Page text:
We reveal what you’re buying next time you order meat at the deli counter.
Three different types of meats are sold at the deli: whole cuts, manufactured meat products, and processed meats.
Whole cuts of meat or poultry are cooked and then sliced. These products include roast beef, corned beef, chicken breast and sliced turkey breast.
Manufactured meat products are prepared from pieces of meat, which are cut and pressed together to form the shape of whole meat. They must contain at least 66% meat and can have other ingredients added. Examples include cooked hams and multi-part turkey breasts.
Processed meats contain a minimum of 30% meat (where ‘meat’ includes all parts of the carcass, including offal and fat) and have undergone processing such as smoking, drying, salting, curing, fermenting, pickling and cooking. They can contain other ingredients such as preservatives.
Many deli meats are also available prepackaged from the refrigerated section of the supermarket. These are mainly manufactured meat products or processed meats – ranging from bacon and ham, to salami and sausages. Like many deli meats, pre-packaged cold meats contain additives such as phosphates (to increase the water-binding capacity of the muscle fibres), maltodextrin (a thickening agent), nitrites (to prevent bacterial growth) and antioxidants (to prevent colour and flavour loss).
What is the best way to store them?
Deli meats need to be refrigerated at a temperature of 4°C or less. They should be stored in airtight plastic bags and placed into the coldest part of the fridge. You should eat them within three days of purchase. Whole cut deli meats – such as sliced beef or chicken – can also be frozen for up to two months. Consume prepackaged meats three to five days after opening. Do not eat after the use-by date.
Are there any health risks?
Listeria is a food-borne bacteria found in soil and water. Animals can carry it without appearing ill, and can therefore contaminate animal products such as deli meats. The bacteria is killed by pasteurisation and cooking, but deli meats can become contaminated after processing and before packaging. Listeria can survive refrigerator temperatures, and since deli meats are generally served cold (that is, without being cooked, which would kill the bacteria), this increases the likelihood of contamination by listeria.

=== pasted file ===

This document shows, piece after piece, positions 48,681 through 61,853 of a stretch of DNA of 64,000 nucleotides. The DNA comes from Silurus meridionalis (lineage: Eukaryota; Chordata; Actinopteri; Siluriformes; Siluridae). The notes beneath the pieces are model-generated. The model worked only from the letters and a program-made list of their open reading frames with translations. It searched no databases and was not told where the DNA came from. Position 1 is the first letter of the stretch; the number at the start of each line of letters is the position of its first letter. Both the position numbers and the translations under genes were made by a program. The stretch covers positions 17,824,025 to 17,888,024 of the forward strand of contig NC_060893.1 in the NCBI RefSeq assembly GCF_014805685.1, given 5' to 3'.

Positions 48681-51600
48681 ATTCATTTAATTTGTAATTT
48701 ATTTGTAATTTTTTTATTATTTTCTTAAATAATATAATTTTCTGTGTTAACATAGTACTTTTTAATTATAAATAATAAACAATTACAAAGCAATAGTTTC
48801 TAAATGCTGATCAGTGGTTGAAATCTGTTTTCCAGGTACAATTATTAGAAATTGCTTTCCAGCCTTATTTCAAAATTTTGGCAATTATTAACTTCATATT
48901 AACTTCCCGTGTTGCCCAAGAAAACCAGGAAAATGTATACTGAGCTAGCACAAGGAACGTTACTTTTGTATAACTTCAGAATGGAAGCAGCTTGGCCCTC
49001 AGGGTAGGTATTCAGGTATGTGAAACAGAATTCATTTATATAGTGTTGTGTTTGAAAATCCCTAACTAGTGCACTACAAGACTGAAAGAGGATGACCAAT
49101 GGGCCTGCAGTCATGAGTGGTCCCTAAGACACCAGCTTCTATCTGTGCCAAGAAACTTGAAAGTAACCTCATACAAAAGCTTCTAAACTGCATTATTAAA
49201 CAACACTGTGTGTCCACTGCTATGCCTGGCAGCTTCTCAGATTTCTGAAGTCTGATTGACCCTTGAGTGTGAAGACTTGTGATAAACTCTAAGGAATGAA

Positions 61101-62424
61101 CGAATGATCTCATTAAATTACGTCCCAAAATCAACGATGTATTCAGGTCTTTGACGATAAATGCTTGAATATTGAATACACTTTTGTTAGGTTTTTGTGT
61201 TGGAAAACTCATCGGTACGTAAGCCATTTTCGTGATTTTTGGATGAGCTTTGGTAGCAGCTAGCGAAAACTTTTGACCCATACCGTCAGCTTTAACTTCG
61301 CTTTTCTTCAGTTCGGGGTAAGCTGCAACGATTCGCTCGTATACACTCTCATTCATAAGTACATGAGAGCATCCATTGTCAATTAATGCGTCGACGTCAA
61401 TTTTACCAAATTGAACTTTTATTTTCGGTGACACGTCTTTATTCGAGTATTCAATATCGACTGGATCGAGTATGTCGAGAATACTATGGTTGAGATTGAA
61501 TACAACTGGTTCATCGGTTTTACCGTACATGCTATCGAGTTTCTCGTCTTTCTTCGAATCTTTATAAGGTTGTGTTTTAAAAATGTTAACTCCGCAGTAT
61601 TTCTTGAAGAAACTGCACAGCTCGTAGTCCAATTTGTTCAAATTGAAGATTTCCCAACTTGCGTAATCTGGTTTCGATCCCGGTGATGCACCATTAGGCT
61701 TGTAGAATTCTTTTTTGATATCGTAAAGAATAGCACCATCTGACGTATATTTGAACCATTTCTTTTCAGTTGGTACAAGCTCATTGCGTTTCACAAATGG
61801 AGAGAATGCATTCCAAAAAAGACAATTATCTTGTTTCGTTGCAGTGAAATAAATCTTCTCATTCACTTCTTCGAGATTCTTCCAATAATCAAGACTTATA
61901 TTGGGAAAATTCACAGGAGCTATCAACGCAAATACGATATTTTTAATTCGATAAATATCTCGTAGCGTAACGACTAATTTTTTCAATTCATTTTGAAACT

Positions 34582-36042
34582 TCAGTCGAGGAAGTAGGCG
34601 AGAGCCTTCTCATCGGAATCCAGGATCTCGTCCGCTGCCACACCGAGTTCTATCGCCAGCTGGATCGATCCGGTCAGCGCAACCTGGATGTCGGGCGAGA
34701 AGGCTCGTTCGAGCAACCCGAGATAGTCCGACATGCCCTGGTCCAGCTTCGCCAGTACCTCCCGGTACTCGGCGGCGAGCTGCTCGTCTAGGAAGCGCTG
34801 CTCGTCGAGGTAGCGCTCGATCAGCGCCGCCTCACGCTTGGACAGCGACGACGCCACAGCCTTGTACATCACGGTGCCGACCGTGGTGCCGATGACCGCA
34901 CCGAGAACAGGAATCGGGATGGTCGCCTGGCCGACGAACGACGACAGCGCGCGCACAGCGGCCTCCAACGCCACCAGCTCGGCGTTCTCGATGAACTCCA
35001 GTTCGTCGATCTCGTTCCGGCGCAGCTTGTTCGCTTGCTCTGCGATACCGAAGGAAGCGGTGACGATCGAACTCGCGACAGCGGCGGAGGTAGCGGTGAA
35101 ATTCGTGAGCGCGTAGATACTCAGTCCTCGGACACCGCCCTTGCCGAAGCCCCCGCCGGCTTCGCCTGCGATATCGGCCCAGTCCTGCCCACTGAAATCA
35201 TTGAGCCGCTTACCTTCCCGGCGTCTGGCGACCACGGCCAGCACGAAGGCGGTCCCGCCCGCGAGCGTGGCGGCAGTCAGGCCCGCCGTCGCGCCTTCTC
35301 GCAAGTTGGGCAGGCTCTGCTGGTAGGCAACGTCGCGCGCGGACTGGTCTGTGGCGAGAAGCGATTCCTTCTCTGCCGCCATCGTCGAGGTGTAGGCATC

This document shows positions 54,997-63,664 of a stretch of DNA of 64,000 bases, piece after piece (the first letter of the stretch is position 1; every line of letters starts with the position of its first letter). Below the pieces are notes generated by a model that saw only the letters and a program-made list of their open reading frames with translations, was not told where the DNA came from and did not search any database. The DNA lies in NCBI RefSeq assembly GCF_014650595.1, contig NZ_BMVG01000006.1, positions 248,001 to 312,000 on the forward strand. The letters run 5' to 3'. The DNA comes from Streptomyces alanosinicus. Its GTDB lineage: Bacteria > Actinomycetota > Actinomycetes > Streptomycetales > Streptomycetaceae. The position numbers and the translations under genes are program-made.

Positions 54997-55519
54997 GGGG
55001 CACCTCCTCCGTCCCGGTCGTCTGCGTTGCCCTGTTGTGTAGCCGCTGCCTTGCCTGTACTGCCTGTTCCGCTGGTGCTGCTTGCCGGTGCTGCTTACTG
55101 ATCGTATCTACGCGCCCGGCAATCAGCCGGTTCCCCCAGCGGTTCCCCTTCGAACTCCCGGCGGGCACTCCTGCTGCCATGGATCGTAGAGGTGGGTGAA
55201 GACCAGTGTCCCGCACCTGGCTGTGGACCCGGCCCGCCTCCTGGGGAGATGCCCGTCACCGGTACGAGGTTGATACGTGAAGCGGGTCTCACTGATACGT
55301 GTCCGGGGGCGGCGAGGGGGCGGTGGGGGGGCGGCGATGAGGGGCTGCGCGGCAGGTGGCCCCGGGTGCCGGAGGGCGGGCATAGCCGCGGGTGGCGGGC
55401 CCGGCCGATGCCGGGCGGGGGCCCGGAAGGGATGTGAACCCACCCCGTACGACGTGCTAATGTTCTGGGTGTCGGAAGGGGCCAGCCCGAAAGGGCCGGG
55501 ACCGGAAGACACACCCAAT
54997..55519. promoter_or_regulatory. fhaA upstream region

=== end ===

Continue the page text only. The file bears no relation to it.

Eating such contaminated food can cause listeria infection, or listeriosis, which is a rare 'flu-like illness. Most healthy people can eat this food, but listeriosis is very dangerous for pregnant women and their unborn babies. For this reason, pregnant women are advised to avoid all deli meats during the whole of their pregnancy.
Why is sodium nitrite added?
Sodium nitrite is a preservative added to many processed and manufactured meat products. It helps to prevent the growth of bacteria, which can make the meat turn rancid. Sodium nitrite is also added to processed meats to improve their colour, as well as to enhance flavour. However, according to research, nitrites have the potential to form potent cancer-causing chemicals called nitrosamines. A number of studies have shown a convincing link between processed meats and an increased risk of colorectal cancer.
Is water added to deli meats?
It is perfectly legal for deli meats to have water added, but it must be clearly indicated on the pack. Because food is sold by weight, this means you are paying for water, so check the label to see where water features on the ingredients list. Remember, the list shows ingredients in order of descending weight.
How do red meat and deli meats differ nutritionally?
Red meat – such as beef, lamb and veal – is high in protein and contains essential nutrients including vitamin B12, iron, zinc and omega-3 fat. It is recommended we eat red meat up to three to four times a week. Processed meat, however, is high in fat, salt, nitrates and many other additives. The World Cancer Research Fund recommends avoiding processed meats altogether. The best choices at the deli are the whole cuts of meat or poultry.
Process – what is it?
Using salt or a salt solution to preserve raw meats and bring out their full flavours. Curing can be dry (coating meat with salts and seasoning) or wet (injecting meat with salt solution).
Gradual dehydration of pieces of meat cut to a specific uniform shape. The uniform size of meat permits equal and simultaneous drying of whole batches of meat, making it a popular method.
This process is the conversion of carbohydrates into preservative organic acids under anaerobic conditions, which makes the conditions unsuitable for undesirable micro-organisms.
Fermenting food in brine, a salt water solution.
Roasting or curing meat in the presence of a natural wood smoke. Today, meat can be smoked by adding a smoked liquid or powder, or by adding an artificial ‘smoked’ flavour, which is made using various chemicals.